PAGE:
Plasma Surface Modifications For Biomedical And Electrical Applications




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Chemistry & Biochemistry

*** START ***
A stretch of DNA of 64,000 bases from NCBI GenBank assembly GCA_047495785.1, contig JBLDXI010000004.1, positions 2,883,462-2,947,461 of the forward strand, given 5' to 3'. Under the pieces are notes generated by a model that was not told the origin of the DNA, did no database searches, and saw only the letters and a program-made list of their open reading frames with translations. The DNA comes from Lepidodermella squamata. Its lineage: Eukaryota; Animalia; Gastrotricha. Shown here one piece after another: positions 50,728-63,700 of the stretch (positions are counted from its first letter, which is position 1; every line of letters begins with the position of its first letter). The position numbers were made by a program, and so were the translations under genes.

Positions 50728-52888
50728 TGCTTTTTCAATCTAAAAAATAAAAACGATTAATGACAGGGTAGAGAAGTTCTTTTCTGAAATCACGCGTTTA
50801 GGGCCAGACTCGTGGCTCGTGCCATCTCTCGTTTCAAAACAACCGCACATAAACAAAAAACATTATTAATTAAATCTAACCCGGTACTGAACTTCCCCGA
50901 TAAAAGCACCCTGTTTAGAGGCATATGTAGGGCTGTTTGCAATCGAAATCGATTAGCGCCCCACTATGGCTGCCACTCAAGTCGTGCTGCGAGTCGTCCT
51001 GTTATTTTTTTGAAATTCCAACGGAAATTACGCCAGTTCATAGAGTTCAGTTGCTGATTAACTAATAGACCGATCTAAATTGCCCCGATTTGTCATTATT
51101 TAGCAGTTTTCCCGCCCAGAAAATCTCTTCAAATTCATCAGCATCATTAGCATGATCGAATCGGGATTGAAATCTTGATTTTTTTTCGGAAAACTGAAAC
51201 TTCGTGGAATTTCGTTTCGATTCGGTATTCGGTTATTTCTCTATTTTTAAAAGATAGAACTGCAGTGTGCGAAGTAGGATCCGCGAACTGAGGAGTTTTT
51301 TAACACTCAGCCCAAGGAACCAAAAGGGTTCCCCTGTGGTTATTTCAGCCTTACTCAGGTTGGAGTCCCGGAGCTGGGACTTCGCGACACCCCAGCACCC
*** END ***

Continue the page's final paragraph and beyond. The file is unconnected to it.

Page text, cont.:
The focus of this work centers on molecular structuring of surfaces. The surface modifications were achieved using plasma polymerization technology, specifically variable duty cycle pulsed plasmas. The results obtained demonstrate that both exacting film chemistry and film thickness control were achieved during deposition of thin polymeric films on selected substrates. The following achievements are detailed in this thesis:* Identification of a new class of volatile monomers which can be successfully used to synthesize thermoresponsive hydrogel films. A unique aspect of this work is that the lower critical solution temperatures of these gels can be controllably varied by simple adjustment of the plasma polymerization deposition conditions. * Successful covalent attachment of proteins and anti-bodies to plasma modified surfaces, including ultrafine particles as small as nanoparticles. In particular, the use of spacer molecules was shown to be effective in tethering the biomolecules to particle surfaces, without compromise of the biological function of the attached biomolecules. * Surfaces were successfully constructed for tissue culture applications, as illustrated with fibroblast and endothelial cells. Significant enhancement in both initial cell surface attachment and subsequent growth were obtained for both cell lines, as achieved by control of surface chemistry and film thickness of the plasma deposited polymers. This is the first study to document the efficacy of combining surface tailoring and film thickness to improve tissue culture growth.* A novel plasma polymerization process was developed to produce layered structures of bipolar films, as achieved by depositing alternate layers of -COOH and -NH2 functionalized films. Polar entities were created by spontaneous proton transfer from -COOH groups to -NH2 functionalities, as documented by detailed spectroscopic characterization of these films. The dielectric constants (κ) of these multilayered structures were found to be in excess of 6, an extremely large value for an all-organic film.A number of potential future applications are briefly identified for the technology developed in this work. Among these future applications are drug delivery, tissue culture, and flexible dielectric films for electronic applications.